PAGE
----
GL graduate shines at pageant, tells her inspiring story

Unity Township native and Greater Latrobe Senior High School graduate Jayden Moffa was named fourth runner-up at the recent 2021 Miss Pennsylvania pageant.

Unity Township native Jayden Moffa has used the state pageant circuit to open doors and tell her inspiring personal story.

Moffa, 23, a recent college graduate, shined at last month’s 2021 Miss Pennsylvania pageant at The Appell Center for Performing Arts in York. Moffa, the Miss Southwestern Pennsylvania 2020-21, was named fourth runner-up at the state pageant and won a $1,250 scholarship.

Moffa, a Greater Latrobe Senior High School alumna, has competed in pageants for about six years. During that span, she has captured several local titles and has placed in the top 10 in the Miss Pennsylvania pageant three times.

“I’ve been able to reach new people and to meet people,” she said, adding that she has met state and county lawmakers through her pageant work.

Aside from the notoriety that comes with being a pageant contestant, her participation has earned Moffa college scholarship money, which was used to help fund her education at Westmoreland County Community College (WCCC).

Moffa, who recently graduated from WCCC with a degree in social work, is currently employed as a vision therapist at Willowbrook Eye Care in Hempfield Township.

She noted that her work as a vision therapist allows her to give back to patients, as Moffa was once herself a patient dealing with the after-affects of a concussion while in high school.

In 2014, when Moffa was a student at Greater Latrobe, she was struck in the chin with a soccer ball during gym class, but was initially told to get some rest. Two months later, she said she began having migraines, and six months after the incident, she started having vision problems.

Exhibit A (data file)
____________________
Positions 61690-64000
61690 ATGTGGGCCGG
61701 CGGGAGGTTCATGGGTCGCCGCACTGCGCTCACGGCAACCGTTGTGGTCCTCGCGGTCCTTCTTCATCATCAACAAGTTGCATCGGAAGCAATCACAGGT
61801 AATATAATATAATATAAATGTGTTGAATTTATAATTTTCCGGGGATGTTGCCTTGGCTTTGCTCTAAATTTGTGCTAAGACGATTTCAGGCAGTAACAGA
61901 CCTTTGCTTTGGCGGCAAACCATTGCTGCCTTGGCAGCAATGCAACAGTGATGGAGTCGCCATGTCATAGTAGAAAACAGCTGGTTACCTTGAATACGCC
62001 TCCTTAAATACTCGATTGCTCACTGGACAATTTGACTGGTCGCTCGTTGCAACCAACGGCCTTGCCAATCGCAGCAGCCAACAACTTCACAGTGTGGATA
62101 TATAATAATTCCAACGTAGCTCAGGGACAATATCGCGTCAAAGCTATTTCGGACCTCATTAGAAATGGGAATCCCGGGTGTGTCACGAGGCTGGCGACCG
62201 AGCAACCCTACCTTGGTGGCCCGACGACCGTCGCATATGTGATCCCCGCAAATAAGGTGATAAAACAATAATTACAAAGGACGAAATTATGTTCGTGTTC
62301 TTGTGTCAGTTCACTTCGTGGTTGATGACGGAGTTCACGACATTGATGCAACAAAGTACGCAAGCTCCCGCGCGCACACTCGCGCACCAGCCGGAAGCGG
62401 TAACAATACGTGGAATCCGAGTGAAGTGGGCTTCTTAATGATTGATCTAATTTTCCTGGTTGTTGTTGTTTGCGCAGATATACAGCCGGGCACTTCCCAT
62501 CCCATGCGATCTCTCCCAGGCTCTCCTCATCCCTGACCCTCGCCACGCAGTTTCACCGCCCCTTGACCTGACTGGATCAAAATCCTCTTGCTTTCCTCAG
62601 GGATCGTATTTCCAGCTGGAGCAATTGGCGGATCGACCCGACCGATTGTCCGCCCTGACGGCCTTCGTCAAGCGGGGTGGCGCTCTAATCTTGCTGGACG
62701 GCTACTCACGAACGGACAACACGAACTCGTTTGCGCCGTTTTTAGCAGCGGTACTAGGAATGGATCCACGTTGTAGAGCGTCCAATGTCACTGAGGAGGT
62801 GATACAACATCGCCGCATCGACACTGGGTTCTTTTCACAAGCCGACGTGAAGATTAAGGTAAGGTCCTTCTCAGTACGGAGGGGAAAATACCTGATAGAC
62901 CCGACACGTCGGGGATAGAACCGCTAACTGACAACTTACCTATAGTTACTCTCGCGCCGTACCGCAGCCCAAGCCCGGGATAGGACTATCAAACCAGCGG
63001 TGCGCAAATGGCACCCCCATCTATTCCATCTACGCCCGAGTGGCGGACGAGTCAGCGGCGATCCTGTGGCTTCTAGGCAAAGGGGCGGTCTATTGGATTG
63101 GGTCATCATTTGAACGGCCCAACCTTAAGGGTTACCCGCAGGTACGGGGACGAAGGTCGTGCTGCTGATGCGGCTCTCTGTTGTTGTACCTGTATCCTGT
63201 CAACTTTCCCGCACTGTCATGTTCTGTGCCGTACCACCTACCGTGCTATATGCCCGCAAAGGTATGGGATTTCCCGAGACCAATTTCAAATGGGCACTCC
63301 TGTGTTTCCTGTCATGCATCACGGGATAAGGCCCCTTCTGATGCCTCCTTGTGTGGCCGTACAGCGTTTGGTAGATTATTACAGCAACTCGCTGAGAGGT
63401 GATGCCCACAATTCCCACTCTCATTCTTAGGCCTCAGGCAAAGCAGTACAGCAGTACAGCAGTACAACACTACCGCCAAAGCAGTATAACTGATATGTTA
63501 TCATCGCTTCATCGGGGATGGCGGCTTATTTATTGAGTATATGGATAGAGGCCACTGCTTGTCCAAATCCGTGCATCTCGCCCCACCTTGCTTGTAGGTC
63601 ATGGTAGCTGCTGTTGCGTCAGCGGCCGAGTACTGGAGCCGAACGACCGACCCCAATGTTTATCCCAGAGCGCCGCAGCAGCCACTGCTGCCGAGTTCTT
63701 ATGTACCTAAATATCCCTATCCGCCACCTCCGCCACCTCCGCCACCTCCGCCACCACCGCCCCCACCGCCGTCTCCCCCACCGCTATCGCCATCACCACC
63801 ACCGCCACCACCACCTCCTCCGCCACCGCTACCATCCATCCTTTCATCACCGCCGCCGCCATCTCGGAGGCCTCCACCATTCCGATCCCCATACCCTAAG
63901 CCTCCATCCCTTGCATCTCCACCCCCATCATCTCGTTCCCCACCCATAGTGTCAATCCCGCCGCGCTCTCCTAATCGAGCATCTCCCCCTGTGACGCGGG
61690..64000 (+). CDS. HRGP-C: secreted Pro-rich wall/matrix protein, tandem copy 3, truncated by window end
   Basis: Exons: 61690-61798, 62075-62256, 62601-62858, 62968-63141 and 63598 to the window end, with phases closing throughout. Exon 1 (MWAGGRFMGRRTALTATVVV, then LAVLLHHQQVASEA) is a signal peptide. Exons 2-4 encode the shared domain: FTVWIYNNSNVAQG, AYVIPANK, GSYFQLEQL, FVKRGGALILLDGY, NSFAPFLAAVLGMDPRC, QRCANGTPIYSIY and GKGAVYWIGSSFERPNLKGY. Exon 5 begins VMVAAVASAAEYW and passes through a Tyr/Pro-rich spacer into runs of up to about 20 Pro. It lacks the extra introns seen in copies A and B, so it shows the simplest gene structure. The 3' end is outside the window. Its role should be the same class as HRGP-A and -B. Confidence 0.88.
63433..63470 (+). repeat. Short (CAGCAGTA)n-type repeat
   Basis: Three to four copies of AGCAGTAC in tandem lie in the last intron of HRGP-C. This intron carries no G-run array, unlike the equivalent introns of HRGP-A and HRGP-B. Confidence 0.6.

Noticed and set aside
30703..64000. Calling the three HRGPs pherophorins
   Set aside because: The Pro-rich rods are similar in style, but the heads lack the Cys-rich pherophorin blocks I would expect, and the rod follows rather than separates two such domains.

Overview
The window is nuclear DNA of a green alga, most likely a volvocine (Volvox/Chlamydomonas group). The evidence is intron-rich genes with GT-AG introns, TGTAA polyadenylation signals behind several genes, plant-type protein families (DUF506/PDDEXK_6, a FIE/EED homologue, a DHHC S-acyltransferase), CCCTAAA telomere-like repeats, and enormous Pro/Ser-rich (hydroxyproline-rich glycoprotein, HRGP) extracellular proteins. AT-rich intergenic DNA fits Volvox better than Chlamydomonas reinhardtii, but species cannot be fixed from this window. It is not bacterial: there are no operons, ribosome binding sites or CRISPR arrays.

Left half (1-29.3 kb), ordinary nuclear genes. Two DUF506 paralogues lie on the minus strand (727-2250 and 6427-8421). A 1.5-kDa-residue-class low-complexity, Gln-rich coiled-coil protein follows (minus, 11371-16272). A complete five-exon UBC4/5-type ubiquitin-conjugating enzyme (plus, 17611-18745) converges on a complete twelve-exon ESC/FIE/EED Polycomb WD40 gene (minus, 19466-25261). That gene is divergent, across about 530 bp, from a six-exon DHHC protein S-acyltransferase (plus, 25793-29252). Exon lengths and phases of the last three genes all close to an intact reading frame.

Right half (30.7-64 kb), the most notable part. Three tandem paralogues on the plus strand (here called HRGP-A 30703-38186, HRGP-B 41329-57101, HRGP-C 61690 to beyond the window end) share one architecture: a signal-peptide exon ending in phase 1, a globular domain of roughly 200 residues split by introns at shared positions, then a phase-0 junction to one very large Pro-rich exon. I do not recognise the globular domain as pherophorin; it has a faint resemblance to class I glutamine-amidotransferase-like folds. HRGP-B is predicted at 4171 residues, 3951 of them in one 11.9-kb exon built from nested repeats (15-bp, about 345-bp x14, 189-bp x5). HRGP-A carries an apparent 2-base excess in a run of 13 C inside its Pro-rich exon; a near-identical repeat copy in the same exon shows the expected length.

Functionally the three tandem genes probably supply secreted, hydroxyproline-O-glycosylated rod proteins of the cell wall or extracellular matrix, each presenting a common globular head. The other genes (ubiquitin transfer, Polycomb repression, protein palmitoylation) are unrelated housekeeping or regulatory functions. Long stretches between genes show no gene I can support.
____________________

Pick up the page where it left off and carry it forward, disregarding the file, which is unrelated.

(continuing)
Eventually, an eye doctor referred Moffa to a specialist, who diagnosed her with a learning disability called ocular motor dysfunction disability — with leads to issues with sentences — and began vision therapy.

It took 14 months after the soccer hit for Moffa to finally be diagnosed with concussion.

“Concussions are an invisible illness,” he said. “I looked perfectly normal but on the inside I was struggling.”

After the decision was made to attend college closer to home, Moffa eventually found her way at WCCC. She made the dean’s list at the college and her social work classes helped prepare Moffa for her current work with concussion patients. Things were made easier at school by using a planner to organize her daily schedule.

“I work with people who are trying to build their life back, and it’s very rewarding,” she said.

Aside from her rewarding work experience to date, her concussion outreach extends even further. She is a representative for the statewide program Brain S.T.E.P.S and last year, joined Dr. James N. Masterson, D.O., a specialist in sports medicine and concussion management, and three patients to create the Westmoreland County Concussion Awareness Group. Dr. Masterson has treated patients with mild-traumatic brain injuries for more than 30 years.

According to the group’s website, it aims to take “action from evidence suggesting that more than 50% of concussions are unreported due to the lack of knowledge and cultural insensitivity. In many cases, this translates to lack of care for those experiencing a concussion.” The group also (aims) “to improve recognition and acceptance of this injury, reducing short and long term consequences for those affected, while facilitating understanding and compassion.”

As for her pageant future, Moffa — the daughter of Phillene and Denny Moffa of Latrobe — said he doesn’t plan to compete again next year, as she is planning for her wedding.

“It’s opened many doors for me,” she said of her pageant experience.

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